Man Chambers says Robbie Williams has “a self-destructive facet”

Robbie Williams’ former songwriting companion Man Chambers has opened up about his relationship with Williams in a brand new interview, the place he described the pop star as having “a self-destructive facet”.

In a brand new interview with The Occasions, Chambers spoke about battling Williams’ addictions within the ’90s saying “he was the primary individual I labored with long-term who was in full-blown habit, and I wasn’t ready for that. It was very troublesome.”

He claimed: “We’d wait three days for him to show up at a studio. Folks would go round pubs looking for him. He would flip up drunk. We’d exit and he would disappear on some mission. That occurred in Robbie world.”

Chambers mirrored on the most important hits they wrote collectively together with ‘Angels’ and ‘Let Me Entertain You’, however how they cut up as a song-writing duo in 2002 when Williams’ habit points reportedly continued and “belief points” led to a breakdown of their relationship.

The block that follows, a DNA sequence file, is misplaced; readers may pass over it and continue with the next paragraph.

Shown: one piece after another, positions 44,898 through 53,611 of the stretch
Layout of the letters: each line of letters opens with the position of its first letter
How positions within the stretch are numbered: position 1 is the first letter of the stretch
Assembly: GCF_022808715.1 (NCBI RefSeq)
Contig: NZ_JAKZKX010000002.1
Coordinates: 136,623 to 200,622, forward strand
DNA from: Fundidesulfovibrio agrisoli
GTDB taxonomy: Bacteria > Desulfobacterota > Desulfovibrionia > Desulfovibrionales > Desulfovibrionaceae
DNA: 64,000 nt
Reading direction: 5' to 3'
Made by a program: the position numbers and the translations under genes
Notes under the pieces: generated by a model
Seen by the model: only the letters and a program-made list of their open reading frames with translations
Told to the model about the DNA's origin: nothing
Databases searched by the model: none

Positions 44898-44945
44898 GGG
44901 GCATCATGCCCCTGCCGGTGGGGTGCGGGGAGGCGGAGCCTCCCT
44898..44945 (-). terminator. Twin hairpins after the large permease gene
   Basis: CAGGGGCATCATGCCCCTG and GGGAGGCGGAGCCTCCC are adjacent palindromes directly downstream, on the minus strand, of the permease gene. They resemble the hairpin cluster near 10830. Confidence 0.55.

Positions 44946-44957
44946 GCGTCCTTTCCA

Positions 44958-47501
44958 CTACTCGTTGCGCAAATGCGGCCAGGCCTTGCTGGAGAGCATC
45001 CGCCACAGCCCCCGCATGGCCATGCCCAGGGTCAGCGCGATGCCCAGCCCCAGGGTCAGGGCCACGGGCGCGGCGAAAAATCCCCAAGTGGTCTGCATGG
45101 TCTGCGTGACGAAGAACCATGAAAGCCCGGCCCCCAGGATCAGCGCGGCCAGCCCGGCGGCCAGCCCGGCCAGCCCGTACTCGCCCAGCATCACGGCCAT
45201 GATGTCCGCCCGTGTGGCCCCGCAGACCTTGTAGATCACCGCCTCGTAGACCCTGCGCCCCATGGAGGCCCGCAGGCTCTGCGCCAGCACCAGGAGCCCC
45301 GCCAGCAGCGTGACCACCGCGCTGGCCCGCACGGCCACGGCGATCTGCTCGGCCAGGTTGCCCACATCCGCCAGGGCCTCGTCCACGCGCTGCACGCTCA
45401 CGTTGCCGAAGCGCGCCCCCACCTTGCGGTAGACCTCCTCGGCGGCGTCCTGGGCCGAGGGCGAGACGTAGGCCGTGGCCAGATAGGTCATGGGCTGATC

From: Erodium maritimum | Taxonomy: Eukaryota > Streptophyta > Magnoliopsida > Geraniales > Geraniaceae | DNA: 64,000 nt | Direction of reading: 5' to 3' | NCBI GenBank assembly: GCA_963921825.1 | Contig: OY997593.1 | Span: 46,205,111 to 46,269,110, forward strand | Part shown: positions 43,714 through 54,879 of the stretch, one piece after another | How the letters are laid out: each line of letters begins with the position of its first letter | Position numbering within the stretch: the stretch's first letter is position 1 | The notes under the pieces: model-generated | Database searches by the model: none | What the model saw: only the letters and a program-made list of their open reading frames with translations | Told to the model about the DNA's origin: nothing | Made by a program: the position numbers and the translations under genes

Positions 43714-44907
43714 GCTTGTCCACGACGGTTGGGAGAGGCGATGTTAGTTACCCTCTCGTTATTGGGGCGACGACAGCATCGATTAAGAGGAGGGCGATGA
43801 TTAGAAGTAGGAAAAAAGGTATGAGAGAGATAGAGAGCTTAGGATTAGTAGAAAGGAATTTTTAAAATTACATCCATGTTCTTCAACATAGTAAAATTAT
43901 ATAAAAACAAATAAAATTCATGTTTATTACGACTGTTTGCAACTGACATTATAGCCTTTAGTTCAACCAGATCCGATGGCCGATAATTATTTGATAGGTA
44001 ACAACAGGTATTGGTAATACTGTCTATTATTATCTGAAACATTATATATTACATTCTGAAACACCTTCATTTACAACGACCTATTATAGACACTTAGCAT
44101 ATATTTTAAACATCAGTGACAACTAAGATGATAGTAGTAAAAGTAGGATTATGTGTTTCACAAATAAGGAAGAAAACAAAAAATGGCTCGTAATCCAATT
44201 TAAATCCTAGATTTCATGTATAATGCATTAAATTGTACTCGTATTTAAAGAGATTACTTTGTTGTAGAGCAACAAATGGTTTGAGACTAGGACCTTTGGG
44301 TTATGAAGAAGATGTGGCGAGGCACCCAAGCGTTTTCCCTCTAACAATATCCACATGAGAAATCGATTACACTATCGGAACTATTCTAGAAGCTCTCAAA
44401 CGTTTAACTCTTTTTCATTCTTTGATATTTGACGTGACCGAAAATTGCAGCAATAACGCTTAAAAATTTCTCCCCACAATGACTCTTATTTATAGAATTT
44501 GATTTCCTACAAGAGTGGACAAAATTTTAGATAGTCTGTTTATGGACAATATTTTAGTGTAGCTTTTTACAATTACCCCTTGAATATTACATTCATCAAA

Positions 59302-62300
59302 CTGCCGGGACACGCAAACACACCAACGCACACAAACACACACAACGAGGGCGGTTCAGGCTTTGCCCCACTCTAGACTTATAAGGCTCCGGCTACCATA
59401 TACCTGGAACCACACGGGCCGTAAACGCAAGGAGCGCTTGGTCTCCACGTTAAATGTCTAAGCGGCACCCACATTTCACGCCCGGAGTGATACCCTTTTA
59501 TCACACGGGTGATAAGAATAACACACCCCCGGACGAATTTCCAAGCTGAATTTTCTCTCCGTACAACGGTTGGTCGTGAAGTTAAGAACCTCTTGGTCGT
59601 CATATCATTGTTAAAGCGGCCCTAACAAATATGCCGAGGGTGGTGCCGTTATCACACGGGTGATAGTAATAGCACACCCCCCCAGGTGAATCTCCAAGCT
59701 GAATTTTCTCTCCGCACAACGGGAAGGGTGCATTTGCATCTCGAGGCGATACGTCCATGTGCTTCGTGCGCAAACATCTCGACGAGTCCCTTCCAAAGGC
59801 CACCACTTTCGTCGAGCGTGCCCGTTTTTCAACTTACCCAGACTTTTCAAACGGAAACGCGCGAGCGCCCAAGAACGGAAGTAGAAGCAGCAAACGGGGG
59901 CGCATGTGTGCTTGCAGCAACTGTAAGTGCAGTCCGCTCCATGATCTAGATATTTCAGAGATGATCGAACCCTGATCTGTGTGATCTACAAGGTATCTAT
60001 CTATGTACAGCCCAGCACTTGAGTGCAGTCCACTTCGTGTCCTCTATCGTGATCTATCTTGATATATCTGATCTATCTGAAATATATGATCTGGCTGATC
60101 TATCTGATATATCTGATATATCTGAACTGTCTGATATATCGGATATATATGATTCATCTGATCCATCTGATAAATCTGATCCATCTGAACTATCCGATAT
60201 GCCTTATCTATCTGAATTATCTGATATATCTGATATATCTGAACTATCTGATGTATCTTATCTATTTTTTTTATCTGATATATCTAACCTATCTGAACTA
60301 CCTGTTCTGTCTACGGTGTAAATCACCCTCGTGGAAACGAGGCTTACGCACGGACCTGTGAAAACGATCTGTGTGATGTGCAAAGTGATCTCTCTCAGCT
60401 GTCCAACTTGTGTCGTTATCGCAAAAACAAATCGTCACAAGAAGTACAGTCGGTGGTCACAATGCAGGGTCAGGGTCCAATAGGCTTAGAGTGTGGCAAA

Chambers went on to mirror on how they reunited a decade later however issues re-emerged when he claims Williams turned hooked on capsules. “I’d be behind him pondering he might keel over. He might die on stage,” Chambers informed The Occasions.

He added: “There have been groups attempting to assist him, and nonetheless [are], but when he’s obtained it in his head to do one thing, he gained’t pay attention. He has a self-destructive facet.”

Williams, whose solo profession started after being a member of boy-band Take That, lately introduced out a brand new documentary on Netflix, providing an perception into his profession, relationships, and struggles with psychological well being.

The four-part documentary, titled Robbie Williams, has been described by NME as “a persuasive account of the gulf that may happen between wealth and happiness, a easy sentiment that may be troublesome to essentially really feel.”

Within the documentary, Williams opened up about leaving Take That in 1995 when “in the midst of a nervous breakdown” – one thing he had beforehand spoken about to the BBC final 12 months.

Elsewhere within the documentary, Williams revealed that releasing ‘Rudebox’ was the “largest remorse” of his profession.


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